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Wind Generators

Wind consists of moving air masses and is a form of solar energy. Uneven heating of the atmosphere by the sun forces air masses to flow from colder to hotter regions. A wind turbine can convert the kinetic energy of the wind into mechanical power, which can in turn drive an electrical generator.
The main advantage of wind generators is that it consists of robust, reliable and cheap technology.

Basic Principles of Wind Generators

superwind 350 Wind generators used on leisure sailing yachts consists of a wind turbine rotating on a horizontal axis which is directly connected to an electrical alternator. This system is mounted on a special mast or post, such that the body of the generator can turn freely on a vertical axis. This way, the orientation of the rotator front can be adapted optimally to the veering winds.

The rotor must be constructed such that is capable of converting as much of the kinetic wind energy as possible into mechanical power to drive the alternator. This optimization can only be achieved for a small range of wind speeds. Optimizations for larger wind ranges will require pitch adaption of the rotator blades, which will increase the cost and decrease the robustness of the wind turbine. But even when the wind generator has pitch adaptable rotor blades, the rotor will still have only a limited range of wind speeds in which it will show optimal performance. Also the alternator will have to be optimized for this nominal rotator speed since both are mounted on the same axis without intermediate gearbox.

The optimal rotation speed has a direct impact on the design of the rotor: rotors optimized for a lower rotation speed have more rotor blades than rotators optimized for high rotation speeds. The rotors used in modern marine wind turbines typically have three, five or six rotor blades.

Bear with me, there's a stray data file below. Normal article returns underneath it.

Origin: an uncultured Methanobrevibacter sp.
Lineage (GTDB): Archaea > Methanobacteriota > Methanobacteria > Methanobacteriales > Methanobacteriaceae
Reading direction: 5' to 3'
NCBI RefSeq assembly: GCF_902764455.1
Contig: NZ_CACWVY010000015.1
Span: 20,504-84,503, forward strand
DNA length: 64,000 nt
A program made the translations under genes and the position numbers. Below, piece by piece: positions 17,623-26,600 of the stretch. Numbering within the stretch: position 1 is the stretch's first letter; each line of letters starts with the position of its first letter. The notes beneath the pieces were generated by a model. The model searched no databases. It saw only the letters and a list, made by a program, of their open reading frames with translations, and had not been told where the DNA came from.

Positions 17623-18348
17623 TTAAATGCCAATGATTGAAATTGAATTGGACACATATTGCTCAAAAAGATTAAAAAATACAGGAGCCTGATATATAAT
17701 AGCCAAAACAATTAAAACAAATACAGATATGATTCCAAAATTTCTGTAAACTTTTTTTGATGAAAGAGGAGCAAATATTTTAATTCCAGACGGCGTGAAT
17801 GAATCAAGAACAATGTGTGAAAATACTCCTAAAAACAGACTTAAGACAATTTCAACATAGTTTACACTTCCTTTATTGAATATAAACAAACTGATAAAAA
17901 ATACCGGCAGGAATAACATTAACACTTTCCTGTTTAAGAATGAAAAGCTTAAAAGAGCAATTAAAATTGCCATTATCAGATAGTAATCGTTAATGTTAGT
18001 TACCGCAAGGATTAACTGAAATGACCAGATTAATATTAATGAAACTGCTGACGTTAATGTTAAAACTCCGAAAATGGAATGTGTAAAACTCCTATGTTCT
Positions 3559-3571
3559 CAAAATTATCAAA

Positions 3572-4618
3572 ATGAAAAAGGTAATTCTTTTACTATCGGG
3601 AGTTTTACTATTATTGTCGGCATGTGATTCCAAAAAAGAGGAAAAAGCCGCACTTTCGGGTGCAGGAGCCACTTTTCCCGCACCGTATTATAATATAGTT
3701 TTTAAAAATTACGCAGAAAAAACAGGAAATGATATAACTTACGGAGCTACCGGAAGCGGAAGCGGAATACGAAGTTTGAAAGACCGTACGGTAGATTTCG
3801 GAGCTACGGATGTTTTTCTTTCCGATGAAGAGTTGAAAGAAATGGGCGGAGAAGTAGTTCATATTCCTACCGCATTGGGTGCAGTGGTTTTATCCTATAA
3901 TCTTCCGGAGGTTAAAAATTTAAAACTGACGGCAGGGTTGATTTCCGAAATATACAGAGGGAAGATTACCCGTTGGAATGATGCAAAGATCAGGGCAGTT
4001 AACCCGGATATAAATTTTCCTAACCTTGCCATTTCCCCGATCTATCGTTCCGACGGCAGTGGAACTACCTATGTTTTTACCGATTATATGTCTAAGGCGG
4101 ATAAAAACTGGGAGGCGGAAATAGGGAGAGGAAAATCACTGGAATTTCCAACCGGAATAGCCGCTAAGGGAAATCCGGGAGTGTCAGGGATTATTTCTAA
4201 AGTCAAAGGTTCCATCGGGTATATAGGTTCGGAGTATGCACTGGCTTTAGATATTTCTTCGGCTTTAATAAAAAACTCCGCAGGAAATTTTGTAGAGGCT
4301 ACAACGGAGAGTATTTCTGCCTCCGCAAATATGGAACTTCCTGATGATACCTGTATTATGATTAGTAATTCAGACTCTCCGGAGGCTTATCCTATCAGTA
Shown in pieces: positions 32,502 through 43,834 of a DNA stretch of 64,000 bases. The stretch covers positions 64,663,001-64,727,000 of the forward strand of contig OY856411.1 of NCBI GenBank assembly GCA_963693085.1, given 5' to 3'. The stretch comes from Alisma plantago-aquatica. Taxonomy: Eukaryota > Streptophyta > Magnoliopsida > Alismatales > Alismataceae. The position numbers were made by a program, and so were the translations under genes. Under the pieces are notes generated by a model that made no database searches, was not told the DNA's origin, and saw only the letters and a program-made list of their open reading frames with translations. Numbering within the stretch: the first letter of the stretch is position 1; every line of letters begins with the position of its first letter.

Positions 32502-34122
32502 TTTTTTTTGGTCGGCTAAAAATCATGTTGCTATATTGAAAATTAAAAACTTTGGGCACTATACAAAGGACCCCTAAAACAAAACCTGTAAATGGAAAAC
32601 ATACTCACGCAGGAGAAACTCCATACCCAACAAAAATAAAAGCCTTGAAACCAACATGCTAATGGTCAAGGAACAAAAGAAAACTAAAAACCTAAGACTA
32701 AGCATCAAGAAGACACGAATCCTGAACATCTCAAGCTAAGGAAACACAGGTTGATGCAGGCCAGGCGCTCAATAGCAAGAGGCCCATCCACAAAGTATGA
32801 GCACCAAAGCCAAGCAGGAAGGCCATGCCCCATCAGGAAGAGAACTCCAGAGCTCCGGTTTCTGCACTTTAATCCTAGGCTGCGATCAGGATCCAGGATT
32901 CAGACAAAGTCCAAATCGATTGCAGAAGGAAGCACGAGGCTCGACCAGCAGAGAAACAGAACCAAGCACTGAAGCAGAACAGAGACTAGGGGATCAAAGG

The rotor converts the wind power into mechanical power, which is used to drive an electrical generator. The generator is usually an alternator, which produces alternating current (AC). It consists of a rotating multi-pole magnetic rotor and multiple fixed stator coils. The rotating - alternating - magnetic field will induce an alternating voltage in the stator coils mounted around the rotator. By choosing an appropriate parallel-series connection of the stator coils, the desired nominal generator output voltage can be obtained.

For loading batteries, the alternating current generated by the alternator has to be converted to a direct current (DC) by means of semiconductor rectifiers. The rectifier is integrated in the generator and although semiconductor rectifiers are very reliable and robust, the main drawback of this setup that the diodes in the bridge-rectifier have a voltage drop of about 1.4V, which is about 10% of the generated voltage. So this voltage drop results in a 10% power loss!

Performance of Wind Generators

Basically the power that can be generated with a wind generator (Pgen) depends on the wind speed (vwind) and the area covered by the rotor (Arotor).
  Pgen ~ v3wind * Arotor

This is illustrated in the graph on the right: in the wind speed range of 4 to 12 m/s, the cubical relationship between wind speed and output power is apparent.
Above 12 m/s (24 knots) wind speed, the output power is limited by the maximum rotation speed of the rotator. The rotation speed has to be limited to avoid physical damage of the rotator blades due to the centrifugal forces, which increase quadratically with the rotation speed.

power vs. windspeed